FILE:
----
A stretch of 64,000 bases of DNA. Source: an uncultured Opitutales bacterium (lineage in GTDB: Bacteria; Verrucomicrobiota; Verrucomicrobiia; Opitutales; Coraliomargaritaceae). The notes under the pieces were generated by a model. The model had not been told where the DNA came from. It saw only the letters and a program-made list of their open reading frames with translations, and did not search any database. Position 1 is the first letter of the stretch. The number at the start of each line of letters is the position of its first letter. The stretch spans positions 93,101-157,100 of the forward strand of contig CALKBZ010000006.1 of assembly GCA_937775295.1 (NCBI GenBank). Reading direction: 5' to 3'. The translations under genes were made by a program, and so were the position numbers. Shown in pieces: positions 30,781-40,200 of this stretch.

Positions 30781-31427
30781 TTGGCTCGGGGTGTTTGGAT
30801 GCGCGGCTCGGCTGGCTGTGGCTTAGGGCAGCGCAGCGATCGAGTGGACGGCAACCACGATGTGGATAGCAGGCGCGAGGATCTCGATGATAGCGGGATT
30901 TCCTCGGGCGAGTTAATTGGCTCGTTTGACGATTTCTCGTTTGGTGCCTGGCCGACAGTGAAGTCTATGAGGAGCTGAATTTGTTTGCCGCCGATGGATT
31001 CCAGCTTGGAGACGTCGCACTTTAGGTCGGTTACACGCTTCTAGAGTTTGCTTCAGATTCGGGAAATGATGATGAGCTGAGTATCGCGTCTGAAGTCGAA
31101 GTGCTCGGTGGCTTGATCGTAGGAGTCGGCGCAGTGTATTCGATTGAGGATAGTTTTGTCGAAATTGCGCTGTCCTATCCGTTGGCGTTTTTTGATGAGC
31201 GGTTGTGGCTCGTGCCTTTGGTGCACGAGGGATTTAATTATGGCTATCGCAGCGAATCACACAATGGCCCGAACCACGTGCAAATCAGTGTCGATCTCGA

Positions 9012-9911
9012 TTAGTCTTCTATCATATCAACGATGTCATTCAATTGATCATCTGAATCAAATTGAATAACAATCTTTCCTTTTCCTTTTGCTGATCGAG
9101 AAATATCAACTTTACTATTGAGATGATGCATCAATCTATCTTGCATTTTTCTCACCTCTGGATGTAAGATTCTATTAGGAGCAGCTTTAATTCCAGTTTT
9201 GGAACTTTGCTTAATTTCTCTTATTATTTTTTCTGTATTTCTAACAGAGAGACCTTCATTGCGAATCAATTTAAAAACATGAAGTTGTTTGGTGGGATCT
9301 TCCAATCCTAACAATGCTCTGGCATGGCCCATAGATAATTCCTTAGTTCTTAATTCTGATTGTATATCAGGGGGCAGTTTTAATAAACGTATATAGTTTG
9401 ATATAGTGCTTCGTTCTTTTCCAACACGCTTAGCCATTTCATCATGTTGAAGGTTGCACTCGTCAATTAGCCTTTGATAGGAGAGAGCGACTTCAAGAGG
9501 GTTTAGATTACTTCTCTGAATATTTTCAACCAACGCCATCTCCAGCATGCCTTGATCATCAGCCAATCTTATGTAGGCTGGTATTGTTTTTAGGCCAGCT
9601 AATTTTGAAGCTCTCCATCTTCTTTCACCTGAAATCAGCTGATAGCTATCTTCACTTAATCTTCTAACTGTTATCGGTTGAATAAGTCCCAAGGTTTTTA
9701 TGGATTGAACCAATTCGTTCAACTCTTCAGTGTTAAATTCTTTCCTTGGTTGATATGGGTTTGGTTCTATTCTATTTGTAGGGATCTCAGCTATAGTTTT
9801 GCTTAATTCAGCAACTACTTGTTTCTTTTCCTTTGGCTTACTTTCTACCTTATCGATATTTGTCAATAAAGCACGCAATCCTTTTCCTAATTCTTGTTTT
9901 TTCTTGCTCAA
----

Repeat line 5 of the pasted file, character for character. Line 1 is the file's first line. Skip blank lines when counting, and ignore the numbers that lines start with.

30901 TCCTCGGGCGAGTTAATTGGCTCGTTTGACGATTTCTCGTTTGGTGCCTGGCCGACAGTGAAGTCTATGAGGAGCTGAATTTGTTTGCCGCCGATGGATT